Virginia Tech professor awarded musical Guggenheim fellowship to combine computers, instruments

>July 2, 2018

Virginia Tech professor awarded musical Guggenheim fellowship to combine computers, instruments

Virginia Tech professor awarded musical Guggenheim fellowship to combine computers, instruments

Virginia Tech professor awarded musical Guggenheim fellowship to combine computers, instruments

BLACKSBURG — Eric Lyon makes music that surrounds you.

A Virginia Tech professor of creative technologies in music, Lyon is a leading creator of spatial music at the school. His primary instrument is the Cube, a $15 million facility in which Tech researchers use screens and speakers to explore augmented reality, data and immersive art.

He’ll be using the vast speaker arrays, plus acoustic instruments, to make new and innovative music thanks to a prestigious Guggenheim Fellowship in the coming year.

Lyon will be on research leave for the 2018-19 academic year, focused on creating musical pieces in the Cube, a black box theater at the Moss Arts Center. He received a grant of about $55,000 from the John Simon Guggenheim Memorial Foundation to make four pieces of music.

His research, like all Guggenheim research, poses a question.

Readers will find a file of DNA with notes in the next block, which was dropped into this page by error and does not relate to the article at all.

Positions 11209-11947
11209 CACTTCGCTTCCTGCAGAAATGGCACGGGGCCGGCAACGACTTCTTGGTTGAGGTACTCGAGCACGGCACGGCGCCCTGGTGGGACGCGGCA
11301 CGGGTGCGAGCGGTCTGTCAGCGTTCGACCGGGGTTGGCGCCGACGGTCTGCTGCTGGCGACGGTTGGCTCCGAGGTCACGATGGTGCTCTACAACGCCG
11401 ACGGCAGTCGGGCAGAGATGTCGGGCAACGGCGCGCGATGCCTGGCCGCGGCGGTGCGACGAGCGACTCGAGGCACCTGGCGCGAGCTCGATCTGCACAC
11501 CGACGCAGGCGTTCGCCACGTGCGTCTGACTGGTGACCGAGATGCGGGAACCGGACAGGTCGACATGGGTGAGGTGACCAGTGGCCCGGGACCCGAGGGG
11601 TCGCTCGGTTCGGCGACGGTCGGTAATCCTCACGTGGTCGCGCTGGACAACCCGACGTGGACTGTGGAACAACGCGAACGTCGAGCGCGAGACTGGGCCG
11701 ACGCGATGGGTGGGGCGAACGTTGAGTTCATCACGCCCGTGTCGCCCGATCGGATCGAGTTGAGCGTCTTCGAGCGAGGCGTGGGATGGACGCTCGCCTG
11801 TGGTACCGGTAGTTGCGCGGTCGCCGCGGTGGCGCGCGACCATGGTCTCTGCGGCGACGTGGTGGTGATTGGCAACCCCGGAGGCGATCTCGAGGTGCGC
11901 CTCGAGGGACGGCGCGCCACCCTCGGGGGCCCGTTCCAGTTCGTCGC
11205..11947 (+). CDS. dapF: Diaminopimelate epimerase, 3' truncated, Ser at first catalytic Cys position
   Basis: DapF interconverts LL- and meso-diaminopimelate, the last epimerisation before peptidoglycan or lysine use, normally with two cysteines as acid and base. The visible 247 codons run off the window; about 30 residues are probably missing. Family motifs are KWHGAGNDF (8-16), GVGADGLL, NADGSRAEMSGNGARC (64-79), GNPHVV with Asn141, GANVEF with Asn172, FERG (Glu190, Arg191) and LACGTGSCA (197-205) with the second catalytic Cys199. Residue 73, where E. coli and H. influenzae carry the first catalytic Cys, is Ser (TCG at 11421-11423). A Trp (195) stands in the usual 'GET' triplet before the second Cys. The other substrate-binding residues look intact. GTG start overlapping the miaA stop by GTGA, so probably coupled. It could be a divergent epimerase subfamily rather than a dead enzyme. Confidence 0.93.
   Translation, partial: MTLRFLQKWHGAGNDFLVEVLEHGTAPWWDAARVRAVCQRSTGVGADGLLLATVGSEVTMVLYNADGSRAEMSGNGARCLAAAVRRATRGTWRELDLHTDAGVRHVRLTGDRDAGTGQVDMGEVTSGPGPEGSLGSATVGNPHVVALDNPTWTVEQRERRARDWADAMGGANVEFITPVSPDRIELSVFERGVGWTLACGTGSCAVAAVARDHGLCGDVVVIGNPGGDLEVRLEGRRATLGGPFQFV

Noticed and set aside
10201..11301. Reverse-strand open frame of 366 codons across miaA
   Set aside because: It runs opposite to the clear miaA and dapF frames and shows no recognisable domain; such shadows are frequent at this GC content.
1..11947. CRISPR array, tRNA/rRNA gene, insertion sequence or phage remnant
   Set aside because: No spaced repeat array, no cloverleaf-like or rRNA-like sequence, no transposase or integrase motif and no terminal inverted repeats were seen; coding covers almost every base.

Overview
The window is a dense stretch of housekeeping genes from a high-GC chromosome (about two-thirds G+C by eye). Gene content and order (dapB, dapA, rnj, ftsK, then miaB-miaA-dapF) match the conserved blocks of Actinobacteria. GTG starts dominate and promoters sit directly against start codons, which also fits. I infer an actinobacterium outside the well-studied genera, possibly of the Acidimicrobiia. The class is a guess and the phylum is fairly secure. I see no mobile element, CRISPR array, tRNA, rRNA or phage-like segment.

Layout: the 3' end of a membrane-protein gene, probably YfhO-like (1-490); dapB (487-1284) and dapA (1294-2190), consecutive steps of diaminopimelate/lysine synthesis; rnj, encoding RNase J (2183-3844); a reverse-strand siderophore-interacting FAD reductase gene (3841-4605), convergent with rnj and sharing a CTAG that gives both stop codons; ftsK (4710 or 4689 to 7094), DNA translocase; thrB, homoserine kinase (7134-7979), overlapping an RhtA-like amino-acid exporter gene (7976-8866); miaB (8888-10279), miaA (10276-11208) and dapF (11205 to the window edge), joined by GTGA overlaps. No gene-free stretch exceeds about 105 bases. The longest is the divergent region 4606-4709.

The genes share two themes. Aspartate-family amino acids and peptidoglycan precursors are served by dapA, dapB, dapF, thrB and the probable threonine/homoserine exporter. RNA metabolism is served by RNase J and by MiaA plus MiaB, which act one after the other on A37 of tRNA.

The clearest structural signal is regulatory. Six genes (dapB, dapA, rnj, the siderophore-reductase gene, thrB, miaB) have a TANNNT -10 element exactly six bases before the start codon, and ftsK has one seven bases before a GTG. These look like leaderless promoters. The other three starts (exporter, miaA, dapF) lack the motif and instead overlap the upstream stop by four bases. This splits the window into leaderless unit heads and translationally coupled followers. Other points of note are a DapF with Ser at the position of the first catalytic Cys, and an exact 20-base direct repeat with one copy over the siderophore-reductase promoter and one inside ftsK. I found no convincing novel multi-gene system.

“How do you compose music for a high density speaker array that combines acoustic and computerized sounds?” Lyon said is the question he has tasked himself with answering.

The Guggenheim Fellowship is highly competitive. About 3,000 people, mostly academics, applied for it and only 175 received the honor. Of those 175, about a dozen were involved in music composition like Lyon.

“You apply, then you cross your fingers,” Lyon said.

Lyon is the seventh Tech professor to be awarded the honor and the first for music composition.

He said it’s the third or fourth time he’s applied for a Guggenheim. He learned in February that he’d receive it, but wasn’t allowed to say anything about it publicly until April, which was “really a challenge,” he said.

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